Both Anant and Rohin Shah referred the decision to the Upper Tribunal (Tax and Chancery Chamber (the "Tribunal") which has responsibility for hearing challenges against certain regulators, including TPR. Prior to the hearing TPR settled its case against Rohin Shah.

The Tribunal agreed with TPR that it was reasonable Anant Shah pay under a CN, which included 50% of the sum that should have been paid into the Scheme, plus an uplift to take account of the passage of time since the acts in question.

The judgment also confirmed TPR’s position that the amount of a CN should be what is reasonable and is not limited to the loss to a scheme resulting from acts or inactions.

As a result Anant Shah will be required to pay £1,875,403 into the Scheme.

New Law 

Police Pensions (Remediable Service) Regulations 2023 and  Firefighters' Pensions (Remediable Service) Regulations 2023

On 28 February, the government launched consultations on the draft Police Pensions (Remediable Service) Regulations 2023 and the draft Firefighters’ Pensions (Remediable Service) Regulations 2023 to address the provisions needed to implement the second phase of the McCloud/Sargeant remedy (retrospective remedy).

The Regulations will make provision to remove the effect of the transitional protections in place between 1 April 2015 and 31 March 2022 (‘the remedy period’) and implement provisions for a deferred choice underpin ("DCU"). The DCU will give members a choice of pension benefits at their point of retirement or when the benefit comes into payment in respect of the remedy period, which is the period during which discrimination took place. Eligible members will be able to choose to receive legacy pension scheme benefits or benefits equivalent to those available under the 2015 reformed scheme for service during the remedy period.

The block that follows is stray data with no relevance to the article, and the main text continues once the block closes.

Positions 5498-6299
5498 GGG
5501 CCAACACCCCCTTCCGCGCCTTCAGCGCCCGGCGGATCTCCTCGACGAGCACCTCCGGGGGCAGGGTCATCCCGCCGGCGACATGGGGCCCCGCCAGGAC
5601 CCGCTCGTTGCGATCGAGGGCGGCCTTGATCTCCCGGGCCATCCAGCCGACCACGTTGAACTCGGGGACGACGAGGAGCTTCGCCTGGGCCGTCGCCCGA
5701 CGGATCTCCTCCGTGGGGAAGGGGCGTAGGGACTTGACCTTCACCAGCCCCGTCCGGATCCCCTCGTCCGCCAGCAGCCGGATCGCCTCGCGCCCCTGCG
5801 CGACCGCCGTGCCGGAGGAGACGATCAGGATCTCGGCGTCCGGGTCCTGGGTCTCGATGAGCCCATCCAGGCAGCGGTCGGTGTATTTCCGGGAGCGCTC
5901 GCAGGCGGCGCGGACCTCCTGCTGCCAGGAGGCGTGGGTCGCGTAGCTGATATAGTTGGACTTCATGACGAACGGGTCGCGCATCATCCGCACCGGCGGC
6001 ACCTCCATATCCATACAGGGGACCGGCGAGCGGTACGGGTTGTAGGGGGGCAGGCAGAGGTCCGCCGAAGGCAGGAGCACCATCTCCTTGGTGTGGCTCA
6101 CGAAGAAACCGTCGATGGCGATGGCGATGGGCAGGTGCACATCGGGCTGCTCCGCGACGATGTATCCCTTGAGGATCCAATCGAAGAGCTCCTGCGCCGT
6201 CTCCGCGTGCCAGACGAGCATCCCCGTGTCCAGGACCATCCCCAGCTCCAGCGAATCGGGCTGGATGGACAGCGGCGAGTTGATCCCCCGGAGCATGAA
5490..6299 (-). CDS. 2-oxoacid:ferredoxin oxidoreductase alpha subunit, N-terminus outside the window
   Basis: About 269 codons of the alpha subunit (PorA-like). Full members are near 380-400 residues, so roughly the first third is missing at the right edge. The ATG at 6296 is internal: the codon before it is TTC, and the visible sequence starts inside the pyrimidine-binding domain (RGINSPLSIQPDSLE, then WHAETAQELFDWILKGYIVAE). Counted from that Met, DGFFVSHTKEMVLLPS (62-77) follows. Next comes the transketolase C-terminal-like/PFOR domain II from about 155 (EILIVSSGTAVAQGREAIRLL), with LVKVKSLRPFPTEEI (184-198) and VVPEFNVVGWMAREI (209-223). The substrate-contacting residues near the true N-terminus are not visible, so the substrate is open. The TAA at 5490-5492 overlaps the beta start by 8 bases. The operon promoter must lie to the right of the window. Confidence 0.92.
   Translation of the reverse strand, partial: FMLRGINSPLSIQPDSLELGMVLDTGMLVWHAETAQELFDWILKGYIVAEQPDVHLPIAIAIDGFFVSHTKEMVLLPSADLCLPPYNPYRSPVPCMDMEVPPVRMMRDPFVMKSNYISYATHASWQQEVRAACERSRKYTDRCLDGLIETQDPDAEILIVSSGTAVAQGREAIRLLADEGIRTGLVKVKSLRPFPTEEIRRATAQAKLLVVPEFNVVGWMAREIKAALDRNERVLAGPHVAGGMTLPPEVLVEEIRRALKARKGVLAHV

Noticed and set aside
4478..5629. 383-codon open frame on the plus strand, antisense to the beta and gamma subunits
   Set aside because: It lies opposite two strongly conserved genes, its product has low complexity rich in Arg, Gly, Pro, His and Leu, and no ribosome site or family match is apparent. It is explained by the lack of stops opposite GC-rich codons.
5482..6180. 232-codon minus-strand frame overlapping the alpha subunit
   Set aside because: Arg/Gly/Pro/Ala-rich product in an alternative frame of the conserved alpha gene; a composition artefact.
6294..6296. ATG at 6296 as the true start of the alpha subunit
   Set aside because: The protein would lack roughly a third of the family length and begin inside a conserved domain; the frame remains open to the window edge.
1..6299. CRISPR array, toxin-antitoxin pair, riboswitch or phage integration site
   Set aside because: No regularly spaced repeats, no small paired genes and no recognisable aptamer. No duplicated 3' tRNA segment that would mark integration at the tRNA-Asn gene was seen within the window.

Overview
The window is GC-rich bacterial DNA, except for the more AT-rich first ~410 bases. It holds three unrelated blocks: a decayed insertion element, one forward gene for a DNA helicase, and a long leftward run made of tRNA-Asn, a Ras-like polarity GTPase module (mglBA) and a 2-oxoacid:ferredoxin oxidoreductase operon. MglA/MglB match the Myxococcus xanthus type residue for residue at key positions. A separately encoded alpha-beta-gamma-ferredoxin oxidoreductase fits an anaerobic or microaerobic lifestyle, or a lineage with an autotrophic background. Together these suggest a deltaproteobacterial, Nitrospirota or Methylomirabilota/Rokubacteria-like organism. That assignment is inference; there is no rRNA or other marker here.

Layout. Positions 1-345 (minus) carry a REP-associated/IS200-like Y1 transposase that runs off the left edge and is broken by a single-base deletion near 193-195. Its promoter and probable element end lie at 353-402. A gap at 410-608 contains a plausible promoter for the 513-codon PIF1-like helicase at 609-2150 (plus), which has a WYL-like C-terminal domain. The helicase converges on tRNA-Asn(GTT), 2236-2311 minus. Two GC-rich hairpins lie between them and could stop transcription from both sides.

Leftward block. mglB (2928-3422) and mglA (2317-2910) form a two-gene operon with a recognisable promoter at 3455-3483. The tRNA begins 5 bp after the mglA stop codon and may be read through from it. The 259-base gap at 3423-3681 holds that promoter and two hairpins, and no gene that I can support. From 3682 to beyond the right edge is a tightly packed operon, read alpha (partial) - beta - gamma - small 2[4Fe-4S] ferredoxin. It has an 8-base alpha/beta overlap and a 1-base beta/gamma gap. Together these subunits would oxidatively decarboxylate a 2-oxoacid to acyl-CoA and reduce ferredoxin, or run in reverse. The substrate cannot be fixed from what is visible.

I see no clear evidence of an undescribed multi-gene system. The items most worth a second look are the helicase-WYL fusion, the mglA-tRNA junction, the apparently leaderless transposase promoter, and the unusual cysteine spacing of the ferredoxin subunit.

The regulations also included provisions to correct any overpayment or underpayment of pension benefits or member contributions and facilitate the payment of appropriate compensation to address financial loss arising from the discrimination or operation of the remedy.

Subject to the necessary parliamentary approval, the provisions will come into effect from 1 October 2023.


TPR urges signposting to Midlife MOT

The government has launched an enhanced digital Midlife MOT provided online and through Job Centres in some parts of the UK, to enables workers in their 40s and 50s to take stock of their finances, skills and health.

TPR considers that taking the Midlife MOT should be seen as an essential part of the pensions journey and is urging pension schemes to signpost the offer to their members and has suggest that schemes should:

  • particularly target those in the 45 to 65 age range;
  • fully integrate the Midlife MOT into the support already offered to  members; and
  • provide a link to the Midlife MOT in signposting, so that DWP can capture from where visitors are being referred.
If you have any queries about any of the issues covered, or you require advice on a pensions related matter, please do not hesitate to contact your usual contact.

Further Reading